Finding Innovation Behind the Counter

How we’re working with Panera to create great service experiences

Ryan Mulloy
Oct 18, 2017 · 6 min read
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Starting up a new service innovation company was a difficult task. I mean really difficult. I’d even go as far to say it’s almost impossible without the support of the community…and a few lucky breaks.

We got our lucky break early on. A few months in, we got a call from Panera Bread to help prototype their in-store kiosk experience. What started as a product design challenge soon turned into a service integration challenge. From inventory management to finding the cups, it was clear that the relationship between experience, operations, and innovation is tight–almost inseparable. We did it though.

“…the relationship between experience, operations, and innovation is tight–almost inseparable.”

Our involvement with Panera’s experience, operations and technology teams didn’t stop there. Turns out we’re a great fit for an organization that’s been optimized around speed, joy, and doing the right thing (it’s kind of our thing too).

Since then, we’ve been working deep inside of Panera finding innovation across teams and bringing them together to create great experiences.

Panera Delivery

There was no greater example of working behind the counter to find innovation than Panera’s delivery experience. Finding innovation for customers alone was just the tip of the iceberg and that was made clear when we spent time behind the counter with cafe managers and in the passenger seat with delivery drivers.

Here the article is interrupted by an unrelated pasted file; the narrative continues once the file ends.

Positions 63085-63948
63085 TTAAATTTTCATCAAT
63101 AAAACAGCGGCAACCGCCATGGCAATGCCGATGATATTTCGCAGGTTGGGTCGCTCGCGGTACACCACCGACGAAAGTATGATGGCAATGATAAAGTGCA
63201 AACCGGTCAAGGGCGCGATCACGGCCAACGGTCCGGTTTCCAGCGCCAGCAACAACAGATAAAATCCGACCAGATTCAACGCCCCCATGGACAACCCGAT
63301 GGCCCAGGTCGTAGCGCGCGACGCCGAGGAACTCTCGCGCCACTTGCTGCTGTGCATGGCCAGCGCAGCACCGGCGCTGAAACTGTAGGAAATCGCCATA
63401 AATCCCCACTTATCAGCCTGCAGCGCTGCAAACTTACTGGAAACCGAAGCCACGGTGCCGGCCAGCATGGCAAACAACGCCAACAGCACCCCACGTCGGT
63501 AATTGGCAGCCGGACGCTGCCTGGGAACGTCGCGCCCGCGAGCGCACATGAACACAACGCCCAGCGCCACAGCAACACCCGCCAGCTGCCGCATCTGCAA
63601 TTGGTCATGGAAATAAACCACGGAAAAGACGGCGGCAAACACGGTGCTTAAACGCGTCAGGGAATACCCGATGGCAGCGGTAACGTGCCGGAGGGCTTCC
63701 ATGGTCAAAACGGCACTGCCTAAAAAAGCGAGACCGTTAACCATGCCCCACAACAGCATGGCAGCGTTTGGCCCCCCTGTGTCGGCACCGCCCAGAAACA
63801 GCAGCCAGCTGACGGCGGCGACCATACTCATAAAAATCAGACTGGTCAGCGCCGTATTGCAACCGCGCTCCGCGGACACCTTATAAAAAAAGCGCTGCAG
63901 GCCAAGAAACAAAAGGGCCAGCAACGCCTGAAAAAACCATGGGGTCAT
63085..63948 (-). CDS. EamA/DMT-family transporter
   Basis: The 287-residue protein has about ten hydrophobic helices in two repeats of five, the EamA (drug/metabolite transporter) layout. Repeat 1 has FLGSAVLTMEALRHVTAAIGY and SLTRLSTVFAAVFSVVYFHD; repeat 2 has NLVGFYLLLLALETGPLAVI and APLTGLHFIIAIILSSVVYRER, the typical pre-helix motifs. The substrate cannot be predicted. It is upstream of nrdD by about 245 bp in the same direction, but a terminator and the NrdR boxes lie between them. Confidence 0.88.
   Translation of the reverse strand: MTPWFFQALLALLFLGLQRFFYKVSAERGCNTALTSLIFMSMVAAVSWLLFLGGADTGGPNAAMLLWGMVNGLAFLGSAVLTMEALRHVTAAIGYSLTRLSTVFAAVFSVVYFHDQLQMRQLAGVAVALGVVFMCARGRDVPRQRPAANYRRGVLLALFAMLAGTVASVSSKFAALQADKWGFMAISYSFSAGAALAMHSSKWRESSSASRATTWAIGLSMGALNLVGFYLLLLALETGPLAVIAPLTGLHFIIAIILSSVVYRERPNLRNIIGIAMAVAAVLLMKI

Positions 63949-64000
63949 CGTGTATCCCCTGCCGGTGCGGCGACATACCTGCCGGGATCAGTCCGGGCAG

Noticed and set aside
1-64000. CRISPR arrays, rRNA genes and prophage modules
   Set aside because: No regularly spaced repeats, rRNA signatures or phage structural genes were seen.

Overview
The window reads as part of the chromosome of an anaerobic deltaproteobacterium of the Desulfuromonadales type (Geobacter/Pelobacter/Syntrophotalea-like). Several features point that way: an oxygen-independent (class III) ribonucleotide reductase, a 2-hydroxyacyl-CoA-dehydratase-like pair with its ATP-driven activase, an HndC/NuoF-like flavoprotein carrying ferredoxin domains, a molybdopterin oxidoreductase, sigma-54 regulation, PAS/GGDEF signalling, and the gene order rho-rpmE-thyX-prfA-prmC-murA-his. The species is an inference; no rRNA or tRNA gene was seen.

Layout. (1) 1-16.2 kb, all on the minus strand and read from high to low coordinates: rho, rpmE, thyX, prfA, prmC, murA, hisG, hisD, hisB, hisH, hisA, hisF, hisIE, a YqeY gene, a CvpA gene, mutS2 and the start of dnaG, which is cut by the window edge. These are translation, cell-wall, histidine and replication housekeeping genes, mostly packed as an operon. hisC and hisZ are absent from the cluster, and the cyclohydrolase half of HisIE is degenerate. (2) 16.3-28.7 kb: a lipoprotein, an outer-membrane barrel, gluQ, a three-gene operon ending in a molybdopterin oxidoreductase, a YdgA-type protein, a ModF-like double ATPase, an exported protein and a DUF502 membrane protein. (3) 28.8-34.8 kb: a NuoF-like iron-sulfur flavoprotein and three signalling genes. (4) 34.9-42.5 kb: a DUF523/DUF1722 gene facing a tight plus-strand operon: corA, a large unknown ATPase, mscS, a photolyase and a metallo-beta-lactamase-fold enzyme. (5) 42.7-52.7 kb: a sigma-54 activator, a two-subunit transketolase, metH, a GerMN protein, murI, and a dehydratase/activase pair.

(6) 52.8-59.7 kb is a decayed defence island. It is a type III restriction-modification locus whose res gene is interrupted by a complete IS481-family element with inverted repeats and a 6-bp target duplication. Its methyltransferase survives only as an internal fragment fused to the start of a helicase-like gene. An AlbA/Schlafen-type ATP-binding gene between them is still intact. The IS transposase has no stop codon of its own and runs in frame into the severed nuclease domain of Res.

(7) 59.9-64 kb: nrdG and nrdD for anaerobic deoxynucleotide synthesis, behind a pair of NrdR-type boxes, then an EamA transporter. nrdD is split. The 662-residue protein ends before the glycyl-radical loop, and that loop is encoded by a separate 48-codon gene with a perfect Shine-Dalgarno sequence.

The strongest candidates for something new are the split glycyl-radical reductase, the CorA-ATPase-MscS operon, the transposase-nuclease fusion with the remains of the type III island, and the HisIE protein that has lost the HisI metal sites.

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The delivery experience needed to work across iOS, Android, and Web.

For example, when you ride along with the drivers, you notice the most time spent idling isn’t in traffic; it was arriving at the office and waiting for the front desk to find the person who placed the order. This made the “doorbell” moment even more important. How might we help the customer be prepared ahead of time? ..and how do we make that feel like a Panera moment? You’ll have to place an order to find out, but it’s a question we wouldn’t have asked without first being on the floor.

Tip #1: In this case, as is with most other highly integrated services experiences, it’s not just about understanding the needs of the customer. Spending time with frontline employees and designing for them is just as important as customer empathy.

Design Thinking Meets Operational Excellence

Panera is always innovating with new ways to order. Order online/pick-up in-store, kiosk, catering, table-side delivery, retail cashiers, delivery, and–most recently–voice ordering. The results have been great; they have $1B in digital sales to prove it.